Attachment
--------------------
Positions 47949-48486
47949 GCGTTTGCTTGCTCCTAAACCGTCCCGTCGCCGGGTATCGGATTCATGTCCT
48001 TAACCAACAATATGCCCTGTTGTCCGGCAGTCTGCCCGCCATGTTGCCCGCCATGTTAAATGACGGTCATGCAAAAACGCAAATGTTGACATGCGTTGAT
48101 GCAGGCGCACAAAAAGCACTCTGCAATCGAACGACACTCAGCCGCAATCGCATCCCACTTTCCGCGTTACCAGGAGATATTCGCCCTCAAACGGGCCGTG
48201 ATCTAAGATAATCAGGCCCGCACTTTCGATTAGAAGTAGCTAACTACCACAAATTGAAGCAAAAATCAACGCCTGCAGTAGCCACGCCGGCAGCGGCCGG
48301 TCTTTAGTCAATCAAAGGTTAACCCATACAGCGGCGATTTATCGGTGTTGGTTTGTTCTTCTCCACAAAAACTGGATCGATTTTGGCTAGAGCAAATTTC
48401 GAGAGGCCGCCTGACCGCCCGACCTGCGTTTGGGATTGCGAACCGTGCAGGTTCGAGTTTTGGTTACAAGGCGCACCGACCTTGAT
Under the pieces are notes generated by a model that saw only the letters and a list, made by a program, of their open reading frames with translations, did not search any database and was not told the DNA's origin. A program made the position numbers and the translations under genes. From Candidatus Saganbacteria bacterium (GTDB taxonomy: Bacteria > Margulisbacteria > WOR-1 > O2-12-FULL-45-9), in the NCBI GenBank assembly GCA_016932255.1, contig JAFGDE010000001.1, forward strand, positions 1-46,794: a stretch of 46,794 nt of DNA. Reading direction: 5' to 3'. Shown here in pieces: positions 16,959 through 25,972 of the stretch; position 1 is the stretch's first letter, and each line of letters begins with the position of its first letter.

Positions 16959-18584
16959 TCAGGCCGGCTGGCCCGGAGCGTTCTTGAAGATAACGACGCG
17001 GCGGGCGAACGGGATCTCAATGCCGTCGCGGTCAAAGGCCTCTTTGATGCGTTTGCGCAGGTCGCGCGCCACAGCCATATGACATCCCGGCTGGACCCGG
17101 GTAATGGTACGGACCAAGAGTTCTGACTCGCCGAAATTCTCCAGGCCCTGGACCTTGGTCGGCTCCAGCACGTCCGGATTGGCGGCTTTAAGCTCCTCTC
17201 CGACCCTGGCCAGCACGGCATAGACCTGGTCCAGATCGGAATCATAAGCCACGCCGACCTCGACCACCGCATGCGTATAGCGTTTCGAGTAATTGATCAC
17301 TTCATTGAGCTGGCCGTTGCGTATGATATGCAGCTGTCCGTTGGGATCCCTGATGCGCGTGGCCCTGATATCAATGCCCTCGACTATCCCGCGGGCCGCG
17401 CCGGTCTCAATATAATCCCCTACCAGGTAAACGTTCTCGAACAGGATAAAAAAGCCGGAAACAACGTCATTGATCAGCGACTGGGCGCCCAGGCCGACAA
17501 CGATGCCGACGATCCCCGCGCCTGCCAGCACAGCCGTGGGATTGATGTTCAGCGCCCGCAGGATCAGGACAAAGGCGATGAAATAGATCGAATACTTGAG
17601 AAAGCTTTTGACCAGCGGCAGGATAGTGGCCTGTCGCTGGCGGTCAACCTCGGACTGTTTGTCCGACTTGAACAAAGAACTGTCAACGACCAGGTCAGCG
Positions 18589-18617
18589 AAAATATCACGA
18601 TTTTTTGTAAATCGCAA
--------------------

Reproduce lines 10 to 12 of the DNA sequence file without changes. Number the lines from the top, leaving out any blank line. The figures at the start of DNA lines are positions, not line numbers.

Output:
16959 TCAGGCCGGCTGGCCCGGAGCGTTCTTGAAGATAACGACGCG
17001 GCGGGCGAACGGGATCTCAATGCCGTCGCGGTCAAAGGCCTCTTTGATGCGTTTGCGCAGGTCGCGCGCCACAGCCATATGACATCCCGGCTGGACCCGG
17101 GTAATGGTACGGACCAAGAGTTCTGACTCGCCGAAATTCTCCAGGCCCTGGACCTTGGTCGGCTCCAGCACGTCCGGATTGGCGGCTTTAAGCTCCTCTC